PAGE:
Adoption law brands scarlet letter on mothers

“Barbara Wire, 23, black hair, brown eyes, medium height, in search of 60-something man, gray hair, hazel eyes who lodged in Motel Roachey in Chattahoochie, Wisc., Oct.5, 2001. May have fathered child.”

Ever placed an ad like that?

If you have tried to give up your child for adoption in Florida since October 2001, then you probably have.

A new law was passed requiring mothers who are contemplating giving up their baby for private adoption to publish their sexual history in a local newspaper in an attempt to alert the father in case he wants to claim the child.

Slight invasion of privacy?

You bet.

Would you like to print all the men you’ve slept with, a description of the child, your name and physical characteristics, along with the date and city or county of conception in a newspaper once a week for four weeks?

That is one of the most demoralizing things I have ever heard of. Mothers have to put all their business out on the line, just to give the dad a chance? If he wanted the baby, he should not have left in the first place.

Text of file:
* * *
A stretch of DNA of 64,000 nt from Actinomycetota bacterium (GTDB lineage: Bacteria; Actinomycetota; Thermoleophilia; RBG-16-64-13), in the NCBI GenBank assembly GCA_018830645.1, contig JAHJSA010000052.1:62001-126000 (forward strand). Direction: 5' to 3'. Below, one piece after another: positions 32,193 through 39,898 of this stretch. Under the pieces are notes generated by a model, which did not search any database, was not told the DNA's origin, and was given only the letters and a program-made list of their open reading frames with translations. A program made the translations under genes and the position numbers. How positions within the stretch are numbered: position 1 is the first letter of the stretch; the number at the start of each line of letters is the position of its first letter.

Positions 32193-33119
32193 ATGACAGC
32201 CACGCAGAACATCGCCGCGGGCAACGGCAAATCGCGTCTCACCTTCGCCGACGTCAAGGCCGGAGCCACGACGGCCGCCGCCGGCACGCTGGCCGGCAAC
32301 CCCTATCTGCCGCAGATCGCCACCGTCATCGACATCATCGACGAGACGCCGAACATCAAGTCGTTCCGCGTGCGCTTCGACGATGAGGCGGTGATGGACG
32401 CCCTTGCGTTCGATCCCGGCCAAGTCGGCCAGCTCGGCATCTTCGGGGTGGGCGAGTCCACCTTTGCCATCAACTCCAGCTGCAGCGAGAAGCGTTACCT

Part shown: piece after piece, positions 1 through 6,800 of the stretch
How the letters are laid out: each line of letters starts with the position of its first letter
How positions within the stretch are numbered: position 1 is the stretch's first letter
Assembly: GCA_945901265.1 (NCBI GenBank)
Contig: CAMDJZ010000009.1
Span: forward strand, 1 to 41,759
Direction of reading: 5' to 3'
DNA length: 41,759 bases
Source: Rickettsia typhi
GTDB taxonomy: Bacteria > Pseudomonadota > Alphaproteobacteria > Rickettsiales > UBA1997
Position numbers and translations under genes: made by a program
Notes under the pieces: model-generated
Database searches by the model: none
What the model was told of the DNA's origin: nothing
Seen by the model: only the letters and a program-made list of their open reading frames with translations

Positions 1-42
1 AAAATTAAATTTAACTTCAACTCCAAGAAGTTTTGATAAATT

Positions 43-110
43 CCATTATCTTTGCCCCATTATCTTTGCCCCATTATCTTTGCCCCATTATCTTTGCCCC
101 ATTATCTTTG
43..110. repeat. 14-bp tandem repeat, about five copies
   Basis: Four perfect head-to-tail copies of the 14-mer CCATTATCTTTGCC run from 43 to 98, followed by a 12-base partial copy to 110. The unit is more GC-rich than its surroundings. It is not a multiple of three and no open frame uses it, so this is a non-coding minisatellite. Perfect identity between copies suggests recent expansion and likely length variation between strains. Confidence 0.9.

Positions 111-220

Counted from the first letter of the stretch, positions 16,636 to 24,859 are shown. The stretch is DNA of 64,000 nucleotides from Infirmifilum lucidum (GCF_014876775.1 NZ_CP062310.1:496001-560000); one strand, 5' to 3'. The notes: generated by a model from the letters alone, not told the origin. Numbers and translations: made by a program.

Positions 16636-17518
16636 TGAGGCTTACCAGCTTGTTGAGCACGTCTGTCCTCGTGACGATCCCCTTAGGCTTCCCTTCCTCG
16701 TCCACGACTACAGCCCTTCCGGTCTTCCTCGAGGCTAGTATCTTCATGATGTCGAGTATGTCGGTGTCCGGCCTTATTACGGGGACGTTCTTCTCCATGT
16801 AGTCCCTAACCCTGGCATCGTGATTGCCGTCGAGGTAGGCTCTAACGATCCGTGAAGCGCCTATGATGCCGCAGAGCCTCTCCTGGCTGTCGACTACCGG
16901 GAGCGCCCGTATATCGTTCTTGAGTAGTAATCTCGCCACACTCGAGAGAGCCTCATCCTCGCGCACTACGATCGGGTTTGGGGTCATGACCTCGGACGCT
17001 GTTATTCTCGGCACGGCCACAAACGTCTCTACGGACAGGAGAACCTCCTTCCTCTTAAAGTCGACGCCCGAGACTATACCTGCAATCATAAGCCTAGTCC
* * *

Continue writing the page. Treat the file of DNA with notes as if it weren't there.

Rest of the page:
Even if you are underage or conceived through rape or incest, you still must publish this ad.

Supporters claim this law will decrease the number of babies given up for adoption and cases like the “Baby Emily” suit, in which a father sought custody of his child after she’d been legally adopted, and ended up causing nothing but turmoil.

This law will also have negative results.

The number of abortions in the state will probably increase. So let me get this straight. It’s possible to obtain an abortion without the father’s consent, but I can’t give up the baby for adoption without his consent?

In the end, mothers will be left with three options:

Have an abortion to avoid embarrassment

Have the adoption despite public humiliation,

Have an unwanted child that might lead to abandonment or poor upbringing.

There are alternatives to this degrading exercise.

Thirty other states have systems that allow men who might have fathered a child to put their name into a confidential registry that is checked before an adoption can go through.

Florida officials considered this option, but thought men would be embarrassed by it. So it’s O.K. to embarrass the women instead?

Would this law have passed as easily if there were more women serving the state?

Women should not have to print their sexual history in newspapers. It should be stopped immediately.

But the state won’t be reconvening until March, so until then – what will you do?

Dominique Drake, 18, is a freshman business student from Cleveland. She is The Famuan’s assistant opinions editor. She can be reached at